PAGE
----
Time to praise the man who set the goals standard

NORMAN GILLER is home from hospital and planning another book with Jimmy Greaves, the English goal-scorer with Messianic talent

Goal master: Jimmy Greaves in his Tottenham days in the 1960s

The greatest British goalscorer who ever found the back of a net telephoned me in hospital to see how I was getting on after my little heart scare. He let me talk for 20 minutes, describing all the ups and downs of my adventure. Then I asked how things were with him.

“Fine,” Jimmy Greaves said casually, “apart from the stroke.”

“You bugger,” I said. “Only you would try to upstage me when I’m supposed to be getting all the sympathy because of my heart attack.”

This all happened at the start of my crisis, and I was sworn to secrecy about Jimmy’s condition. He has since had an operation to ease his problem and according to the last bulletin I had, he was back to his old silver-tongued self.

I would not have breathed a word about it, but the internet has been alive with rumours about Jimmy’s health. Just let me assure everybody that news of his pending demise is greatly exaggerated.

He will soon be back hitting balls around the Essex golf club that he part owns, we have not heard the last of his gags as a brilliant stand-up comedian and normal service will resume with the biting column he co-writes with Dave Kidd in the Sunday People.

And our writing partnership – 20 books together to date – has still got life in it. Our first book, This One’s On Me, remains our best seller at 93,000, including paperback sales.

This was published in 1978, and told the harrowing story of Jimmy’s battle to beat the bottle. The opening line is: “My name is Jimmy G, and I am an alcoholic.”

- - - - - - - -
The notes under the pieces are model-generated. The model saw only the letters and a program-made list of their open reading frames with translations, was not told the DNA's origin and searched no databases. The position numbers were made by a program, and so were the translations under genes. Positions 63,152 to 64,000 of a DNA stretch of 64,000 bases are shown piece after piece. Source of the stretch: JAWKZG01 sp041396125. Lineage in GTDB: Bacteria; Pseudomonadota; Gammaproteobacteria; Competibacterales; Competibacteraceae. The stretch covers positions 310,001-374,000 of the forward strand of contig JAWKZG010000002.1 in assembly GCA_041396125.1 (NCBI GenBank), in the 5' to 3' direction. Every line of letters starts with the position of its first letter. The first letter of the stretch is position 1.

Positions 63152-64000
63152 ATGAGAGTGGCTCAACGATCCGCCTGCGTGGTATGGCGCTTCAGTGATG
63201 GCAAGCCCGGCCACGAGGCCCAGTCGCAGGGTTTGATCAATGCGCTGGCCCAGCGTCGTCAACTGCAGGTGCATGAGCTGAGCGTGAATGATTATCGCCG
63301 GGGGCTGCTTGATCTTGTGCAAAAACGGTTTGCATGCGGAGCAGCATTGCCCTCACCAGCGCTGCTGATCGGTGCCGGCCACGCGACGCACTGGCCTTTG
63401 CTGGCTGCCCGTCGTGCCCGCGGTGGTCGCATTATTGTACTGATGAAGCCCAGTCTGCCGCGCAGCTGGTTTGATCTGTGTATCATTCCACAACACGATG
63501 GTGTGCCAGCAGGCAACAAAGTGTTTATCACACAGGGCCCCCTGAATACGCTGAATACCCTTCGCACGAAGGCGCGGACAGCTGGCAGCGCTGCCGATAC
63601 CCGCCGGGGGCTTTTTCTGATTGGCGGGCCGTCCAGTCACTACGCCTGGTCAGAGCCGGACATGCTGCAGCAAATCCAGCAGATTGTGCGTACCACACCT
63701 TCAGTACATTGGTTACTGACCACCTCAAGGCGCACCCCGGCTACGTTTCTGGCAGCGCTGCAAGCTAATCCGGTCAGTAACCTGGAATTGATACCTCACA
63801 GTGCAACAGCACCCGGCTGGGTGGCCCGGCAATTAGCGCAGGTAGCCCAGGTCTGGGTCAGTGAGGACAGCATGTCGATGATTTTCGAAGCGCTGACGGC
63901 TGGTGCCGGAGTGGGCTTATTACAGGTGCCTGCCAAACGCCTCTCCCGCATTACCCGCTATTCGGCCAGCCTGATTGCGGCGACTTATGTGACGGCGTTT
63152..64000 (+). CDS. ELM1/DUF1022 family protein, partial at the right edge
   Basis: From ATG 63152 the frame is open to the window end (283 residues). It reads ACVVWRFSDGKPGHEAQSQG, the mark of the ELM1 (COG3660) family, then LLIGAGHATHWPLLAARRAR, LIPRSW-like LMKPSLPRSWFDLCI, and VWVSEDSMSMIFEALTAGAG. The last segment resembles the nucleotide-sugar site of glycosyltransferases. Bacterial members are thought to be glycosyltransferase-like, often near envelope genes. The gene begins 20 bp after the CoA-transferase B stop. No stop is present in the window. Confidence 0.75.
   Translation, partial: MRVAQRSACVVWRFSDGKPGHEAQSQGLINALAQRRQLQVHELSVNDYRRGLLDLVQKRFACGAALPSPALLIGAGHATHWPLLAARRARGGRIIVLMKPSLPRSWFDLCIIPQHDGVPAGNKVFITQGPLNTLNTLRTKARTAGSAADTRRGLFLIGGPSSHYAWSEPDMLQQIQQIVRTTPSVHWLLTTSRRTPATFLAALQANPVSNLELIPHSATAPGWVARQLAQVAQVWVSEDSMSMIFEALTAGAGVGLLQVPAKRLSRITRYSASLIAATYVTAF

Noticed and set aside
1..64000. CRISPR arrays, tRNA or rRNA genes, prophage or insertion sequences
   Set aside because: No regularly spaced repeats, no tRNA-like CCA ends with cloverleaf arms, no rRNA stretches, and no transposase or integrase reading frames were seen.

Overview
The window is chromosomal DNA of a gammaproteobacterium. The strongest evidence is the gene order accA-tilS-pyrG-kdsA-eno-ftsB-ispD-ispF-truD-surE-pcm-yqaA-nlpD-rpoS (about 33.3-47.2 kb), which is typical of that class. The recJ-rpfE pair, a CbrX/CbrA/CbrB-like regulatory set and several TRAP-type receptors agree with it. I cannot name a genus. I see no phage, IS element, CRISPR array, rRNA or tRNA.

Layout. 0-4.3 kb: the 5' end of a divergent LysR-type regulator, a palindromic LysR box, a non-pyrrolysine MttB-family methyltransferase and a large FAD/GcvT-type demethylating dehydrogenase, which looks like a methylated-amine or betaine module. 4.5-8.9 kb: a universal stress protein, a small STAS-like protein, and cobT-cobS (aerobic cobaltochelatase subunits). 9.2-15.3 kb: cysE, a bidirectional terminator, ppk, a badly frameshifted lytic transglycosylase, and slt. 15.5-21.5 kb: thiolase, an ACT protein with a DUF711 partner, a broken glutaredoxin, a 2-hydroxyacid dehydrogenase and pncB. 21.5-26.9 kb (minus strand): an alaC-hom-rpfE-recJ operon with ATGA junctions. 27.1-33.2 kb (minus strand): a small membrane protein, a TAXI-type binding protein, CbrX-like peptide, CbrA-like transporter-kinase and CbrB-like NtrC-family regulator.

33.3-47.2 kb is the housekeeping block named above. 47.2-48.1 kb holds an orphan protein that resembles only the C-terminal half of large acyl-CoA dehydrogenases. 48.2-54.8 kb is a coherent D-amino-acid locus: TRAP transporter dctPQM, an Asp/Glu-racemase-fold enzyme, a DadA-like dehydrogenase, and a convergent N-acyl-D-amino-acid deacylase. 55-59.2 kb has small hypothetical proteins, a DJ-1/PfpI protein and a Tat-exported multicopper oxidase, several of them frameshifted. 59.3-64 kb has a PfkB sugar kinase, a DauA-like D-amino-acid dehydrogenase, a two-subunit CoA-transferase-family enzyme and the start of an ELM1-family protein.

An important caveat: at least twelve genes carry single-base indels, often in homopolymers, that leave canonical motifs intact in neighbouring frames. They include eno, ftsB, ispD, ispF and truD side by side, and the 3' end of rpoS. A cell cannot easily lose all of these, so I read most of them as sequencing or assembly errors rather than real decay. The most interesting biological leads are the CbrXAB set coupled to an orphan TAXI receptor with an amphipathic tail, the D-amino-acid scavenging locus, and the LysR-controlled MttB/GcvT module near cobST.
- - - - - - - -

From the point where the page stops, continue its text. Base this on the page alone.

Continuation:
Neither of us has touched a drop of the hard stuff since then. When we finished the book we drank a toast and said: “Let’s go and get sober out of our minds.”

I am now planning to publish a This One’s On Me Revisited, which will update the original. The book was ground breaking 34 years ago, because no leading sportsman or broadcaster had opened up so brutally and honestly on his drink problems.

Just how good was Greavsie? For the generation too young to have witnessed his footballing exploits and only know of him as a TV celebrity, just let me say that when you are watching Lionel Messi, it is like an action replay of Jimmy Greaves at his best.

The way Messi runs at defences (cunning running, I call it), the way he changes pace and direction, and above all the way he finishes – passing the ball into the net – is pure Greavsie.

The close control is identical, the sudden acceleration, the ability to shoot with either foot, the same low gravity and perfect balance. It’s all a flashback for me to “Our Jim”, who had scored 220 league goals by the time he was 24, Messi’s age. Messi has so far amassed 152, without violent interruption from defenders like “Chopper” Harris, Norman “Bites Yer Legs” Hunter and “Anfield Iron” Tommy Smith.

If you think my memory is deceiving me, take yourself to YouTube and enjoy the feast, in particular his 1965 demolition of the Manchester United defence on the way to a goal that opened the Match of the Day titles until the dawn of colour television.